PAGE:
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Made a great trade tonight


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Was at my vintage guitar dealer friend's house tonight. I took my 65 J50 over for him to do some setup work on. Last time I was there he was working on a basketcase 53 J50. So tonight I played that guitar for the first time. I had mentioned to him before that I was interested when it was done because that's the year I was born.It was instant love. The guitar is not all original so it turns out the value is actually slightly less than my 65. He offered to trade me the 53 plus all the repair and setup work he's doing for me for the 65 because he needs to bring in some money and it will be easier to sell. So, I now own a 1953 J50 and I am stoked. When I get it from him next week {he has some finish work to do on it) I'll try to post some pics.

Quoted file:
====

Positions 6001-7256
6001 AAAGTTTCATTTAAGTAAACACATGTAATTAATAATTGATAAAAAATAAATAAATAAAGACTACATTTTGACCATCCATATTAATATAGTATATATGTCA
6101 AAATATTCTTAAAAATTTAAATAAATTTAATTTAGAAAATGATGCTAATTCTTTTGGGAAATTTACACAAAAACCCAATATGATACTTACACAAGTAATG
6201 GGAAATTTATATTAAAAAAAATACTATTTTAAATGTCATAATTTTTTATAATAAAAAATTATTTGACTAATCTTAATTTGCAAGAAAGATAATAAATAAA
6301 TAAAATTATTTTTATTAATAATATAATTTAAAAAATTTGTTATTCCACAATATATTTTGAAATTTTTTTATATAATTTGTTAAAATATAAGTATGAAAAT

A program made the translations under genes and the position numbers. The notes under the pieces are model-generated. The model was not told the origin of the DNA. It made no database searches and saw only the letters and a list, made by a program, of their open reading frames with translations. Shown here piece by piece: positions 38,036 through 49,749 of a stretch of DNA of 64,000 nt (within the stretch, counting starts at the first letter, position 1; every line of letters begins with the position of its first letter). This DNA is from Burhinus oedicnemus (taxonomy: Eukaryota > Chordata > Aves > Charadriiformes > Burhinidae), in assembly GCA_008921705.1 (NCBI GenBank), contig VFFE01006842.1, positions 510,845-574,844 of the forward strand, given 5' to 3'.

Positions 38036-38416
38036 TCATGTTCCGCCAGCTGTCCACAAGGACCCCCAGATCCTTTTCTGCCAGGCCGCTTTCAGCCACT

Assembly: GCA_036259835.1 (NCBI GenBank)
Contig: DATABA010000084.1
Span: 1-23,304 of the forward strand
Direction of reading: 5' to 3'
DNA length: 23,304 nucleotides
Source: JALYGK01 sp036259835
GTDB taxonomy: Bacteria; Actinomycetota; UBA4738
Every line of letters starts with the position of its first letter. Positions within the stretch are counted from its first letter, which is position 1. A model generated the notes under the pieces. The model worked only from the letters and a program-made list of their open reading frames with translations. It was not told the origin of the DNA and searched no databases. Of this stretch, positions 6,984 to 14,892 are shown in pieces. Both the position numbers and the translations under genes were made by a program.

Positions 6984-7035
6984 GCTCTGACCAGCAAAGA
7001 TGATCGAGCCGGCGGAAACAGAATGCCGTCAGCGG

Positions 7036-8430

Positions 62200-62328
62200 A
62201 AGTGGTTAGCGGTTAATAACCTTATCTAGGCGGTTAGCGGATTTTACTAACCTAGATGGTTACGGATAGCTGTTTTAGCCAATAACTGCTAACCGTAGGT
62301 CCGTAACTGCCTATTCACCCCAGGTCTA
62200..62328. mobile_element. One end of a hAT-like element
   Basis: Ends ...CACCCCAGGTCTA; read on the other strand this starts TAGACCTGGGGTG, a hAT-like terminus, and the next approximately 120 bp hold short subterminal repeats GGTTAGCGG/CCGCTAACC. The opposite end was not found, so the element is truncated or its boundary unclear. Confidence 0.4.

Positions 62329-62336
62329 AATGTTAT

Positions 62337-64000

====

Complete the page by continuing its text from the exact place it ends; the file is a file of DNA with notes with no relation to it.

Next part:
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Was at my vintage guitar dealer friend's house tonight. I took my 65 J50 over for him to do some setup work on. Last time I was there he was working on a basketcase 53 J50. So tonight I played that guitar for the first time. I had mentioned to him before that I was interested when it was done because that's the year I was born.It was instant love. The guitar is not all original so it turns out the value is actually slightly less than my 65. He offered to trade me the 53 plus all the repair and setup work he's doing for me for the 65 because he needs to bring in some money and it will be easier to sell. So, I now own a 1953 J50 and I am stoked. When I get it from him next week {he has some finish work to do on it) I'll try to post some pics.

 

Please, if you ever want to sell it, contact me, that is my birth year, too! I have a '68 J50. I read a post on the internet where a guy was just gaga over this particular guitar, said it was easily the best sounding guitar he'd ever heard. I contacted him and found the owner and ended up buying it. I'm going to put new strings on tomorrow and play it, that's a good idea!